Title: Leave a Mark
Author: Stephanie Fournet
Genre: Contemporary Romance
Publisher: Blue Tulip Publishing
She’s pierced, and dyed, and covered in tattoos—and she’s everything Dr. Lee Hawthorne wants.
Dyed, pierced, and covered in tattoos, Wren Blanchard is the exact opposite of everything Dr. Lee Hawthorne thought he wanted.
His residency is almost finished. With the perfect job, the beautiful house, and the polished girlfriend, he knows he should be happy, yet he isn’t.
But once Wren lands in his ER with her sharp tongue and artist’s soul, she leaves a mark on him that just won’t fade.
Wren knows the good doctor is way out of her league. To people like him, she’s a circus freak. Besides, she’s not the type to get hung up on guys, especially ones with midnight blue eyes—ones who know all about antiques, crack bad jokes, and love Joss Whedon.
No. She doesn’t need that.
After all, she has friends, a psychotic cat, and a promising career as one of the best tattoo artists in town. And it’s enough.
Really, it is.
Or it would be if Lee weren’t there every time she turned around.
One kiss seals their fate.
Their attraction is undeniable–but Wren’s past is full of ghosts. Is their bond strong enough for a solid future? Or will their new relationship crumble beneath the weight of all she carries?
What a great story! I was so caught up in Wren and Lee that I couldn’t put it down. This is a standalone romance and it’s a super emotional one at that.
Wren and Lee are literally daylight and dark. With him bring a doctor and her a tattooist you’d think there wouldn’t be much chemistry. But you would be wrong. I was so wrong in thinking that. And by the end of the book I was so freakin giddy for them.
He’s so compassionate and loving where she is more distant and withdrawn. Lee contradicts her on every level. But when they are together everything just clicks. It’s amazing to read. To watch Wren grow into herself and move past her horrible issues. Issues that she couldn’t help no matter what. Lee sees that and wants nothing more to keep his frightened little bird safe and happy.
This book was a little challenging to read with some of the content. But unfortunately it’s real. It was handled wit grace where the character could hold on to dignity and work hard to get that pride back. I loved it. A truly great read.
She studied him for a moment. “Are you still in your residency?”
The question surprised him. “Yes. Is it that obvious?”
Her startled laughter was the only answer he needed. And Lee wanted to hear it again — even if she laughed at him.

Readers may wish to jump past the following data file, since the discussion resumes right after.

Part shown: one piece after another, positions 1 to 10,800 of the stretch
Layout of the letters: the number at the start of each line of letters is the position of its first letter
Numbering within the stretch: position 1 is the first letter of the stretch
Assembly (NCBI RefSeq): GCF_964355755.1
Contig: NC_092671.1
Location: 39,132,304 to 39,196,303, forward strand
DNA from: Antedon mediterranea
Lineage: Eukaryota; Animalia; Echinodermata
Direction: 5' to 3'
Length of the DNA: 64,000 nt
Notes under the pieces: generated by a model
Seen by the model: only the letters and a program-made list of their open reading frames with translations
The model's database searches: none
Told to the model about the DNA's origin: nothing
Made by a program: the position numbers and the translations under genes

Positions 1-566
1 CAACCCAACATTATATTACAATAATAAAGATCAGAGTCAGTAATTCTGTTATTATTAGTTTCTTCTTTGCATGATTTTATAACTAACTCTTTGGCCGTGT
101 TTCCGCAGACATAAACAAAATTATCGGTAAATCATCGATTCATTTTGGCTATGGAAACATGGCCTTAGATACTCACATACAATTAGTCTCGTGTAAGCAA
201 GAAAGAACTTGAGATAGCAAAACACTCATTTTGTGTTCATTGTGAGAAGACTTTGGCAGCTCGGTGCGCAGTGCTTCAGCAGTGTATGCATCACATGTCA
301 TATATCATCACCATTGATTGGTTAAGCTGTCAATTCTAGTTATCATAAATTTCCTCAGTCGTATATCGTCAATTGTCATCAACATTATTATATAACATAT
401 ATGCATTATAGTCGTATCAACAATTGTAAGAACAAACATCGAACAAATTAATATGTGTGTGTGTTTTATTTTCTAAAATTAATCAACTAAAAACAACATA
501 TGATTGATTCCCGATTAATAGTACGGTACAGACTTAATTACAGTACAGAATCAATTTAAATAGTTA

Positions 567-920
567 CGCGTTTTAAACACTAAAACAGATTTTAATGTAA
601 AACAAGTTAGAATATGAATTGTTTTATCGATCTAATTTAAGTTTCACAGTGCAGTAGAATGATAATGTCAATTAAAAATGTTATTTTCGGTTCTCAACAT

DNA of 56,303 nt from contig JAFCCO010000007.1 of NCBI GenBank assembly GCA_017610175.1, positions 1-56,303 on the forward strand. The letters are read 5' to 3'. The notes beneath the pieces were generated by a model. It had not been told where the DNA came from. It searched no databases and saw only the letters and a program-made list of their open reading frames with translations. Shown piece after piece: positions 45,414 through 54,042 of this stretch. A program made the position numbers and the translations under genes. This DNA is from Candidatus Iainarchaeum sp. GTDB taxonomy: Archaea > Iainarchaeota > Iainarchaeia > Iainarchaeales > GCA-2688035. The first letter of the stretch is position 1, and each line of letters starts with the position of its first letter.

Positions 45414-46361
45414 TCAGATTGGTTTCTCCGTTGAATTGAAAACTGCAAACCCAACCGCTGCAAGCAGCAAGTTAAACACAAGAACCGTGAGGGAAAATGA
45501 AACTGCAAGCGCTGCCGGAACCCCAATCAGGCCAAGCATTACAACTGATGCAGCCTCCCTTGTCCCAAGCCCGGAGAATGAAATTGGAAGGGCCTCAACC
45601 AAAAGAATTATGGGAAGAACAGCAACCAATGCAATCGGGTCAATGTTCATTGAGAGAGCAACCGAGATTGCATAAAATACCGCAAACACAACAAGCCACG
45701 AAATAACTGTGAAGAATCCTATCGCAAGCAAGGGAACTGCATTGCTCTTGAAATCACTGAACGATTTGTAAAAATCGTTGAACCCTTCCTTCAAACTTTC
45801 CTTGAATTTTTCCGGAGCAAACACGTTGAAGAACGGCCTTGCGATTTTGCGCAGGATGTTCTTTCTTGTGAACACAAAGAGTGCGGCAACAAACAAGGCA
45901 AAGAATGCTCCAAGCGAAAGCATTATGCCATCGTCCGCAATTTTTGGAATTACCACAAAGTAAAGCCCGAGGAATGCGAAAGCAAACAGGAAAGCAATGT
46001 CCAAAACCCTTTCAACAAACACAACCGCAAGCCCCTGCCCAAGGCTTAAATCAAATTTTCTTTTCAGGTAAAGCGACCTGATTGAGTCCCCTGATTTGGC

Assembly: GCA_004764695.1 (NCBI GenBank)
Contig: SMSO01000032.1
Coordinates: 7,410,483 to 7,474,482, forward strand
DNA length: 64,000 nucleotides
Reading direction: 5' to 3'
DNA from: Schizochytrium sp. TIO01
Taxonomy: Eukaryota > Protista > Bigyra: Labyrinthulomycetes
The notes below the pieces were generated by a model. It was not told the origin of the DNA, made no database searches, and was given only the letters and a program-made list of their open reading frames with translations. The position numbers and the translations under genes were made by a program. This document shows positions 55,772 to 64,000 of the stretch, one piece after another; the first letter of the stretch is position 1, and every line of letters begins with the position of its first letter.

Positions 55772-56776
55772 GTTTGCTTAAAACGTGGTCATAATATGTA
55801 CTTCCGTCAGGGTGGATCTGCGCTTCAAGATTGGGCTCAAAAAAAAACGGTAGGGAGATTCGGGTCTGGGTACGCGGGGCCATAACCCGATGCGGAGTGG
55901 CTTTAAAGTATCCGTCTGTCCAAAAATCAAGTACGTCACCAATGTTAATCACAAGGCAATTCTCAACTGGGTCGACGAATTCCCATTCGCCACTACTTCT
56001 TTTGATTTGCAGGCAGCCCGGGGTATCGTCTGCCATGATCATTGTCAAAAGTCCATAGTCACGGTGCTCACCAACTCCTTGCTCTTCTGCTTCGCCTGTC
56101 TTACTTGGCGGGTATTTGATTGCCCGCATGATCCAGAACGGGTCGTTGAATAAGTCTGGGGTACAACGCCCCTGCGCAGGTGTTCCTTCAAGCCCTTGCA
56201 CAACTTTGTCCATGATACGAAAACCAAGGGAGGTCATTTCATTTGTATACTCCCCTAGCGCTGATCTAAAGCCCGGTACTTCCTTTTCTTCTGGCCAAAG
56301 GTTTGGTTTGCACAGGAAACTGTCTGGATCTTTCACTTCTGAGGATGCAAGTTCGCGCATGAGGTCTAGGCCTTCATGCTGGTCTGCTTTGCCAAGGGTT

“I mean, I’m licensed. It’s not like I just have my learner’s permit or anything.” It was a bad joke. An awful joke, but it worked because she kept laughing. Her laughter was a mix of high and low notes, like a handbell choir. And like music, he could feel it in his chest.
“That’s not what I meant,” she said, her smile untamed. “You just look really young, and I’ve heard that residents have — like — negative time.”
He gave her a helpless grin. “Negative time. That’s about right. Who told you that?”
Her smile demurred. “One of my clients.”
“One of your clients is a resident?” His curiosity pounced. Did he know someone who was secretly covered in Wren’s work?
She shook her head, but her smile never failed. “I don’t tat and tell. Tattooing is very personal. If someone wants you to see their work, you’ll see it. But I don’t talk about my clients.”
Even though he was the one asking, Lee liked that she wouldn’t answer. “You don’t talk about them at all?”
Wren raised and dropped her right shoulder in a half shrug, but she still smiled at him. “Well, I don’t identify them.” Her voice softened, but Lee thought he heard a touch of pride. “I’ll talk about the artwork, or I’ll retell a funny story someone told me while I worked on them, but I don’t go around talking about who was in my parlor.”
“That’s cool,” he managed, even though it was more than cool. After seeing her artwork on the walls of her apartment, he already respected her as a professional, but she clearly had integrity on top of talent. He wanted to know more, but more than anything, Lee wanted her to keep talking. “What kind of tats did you do today?”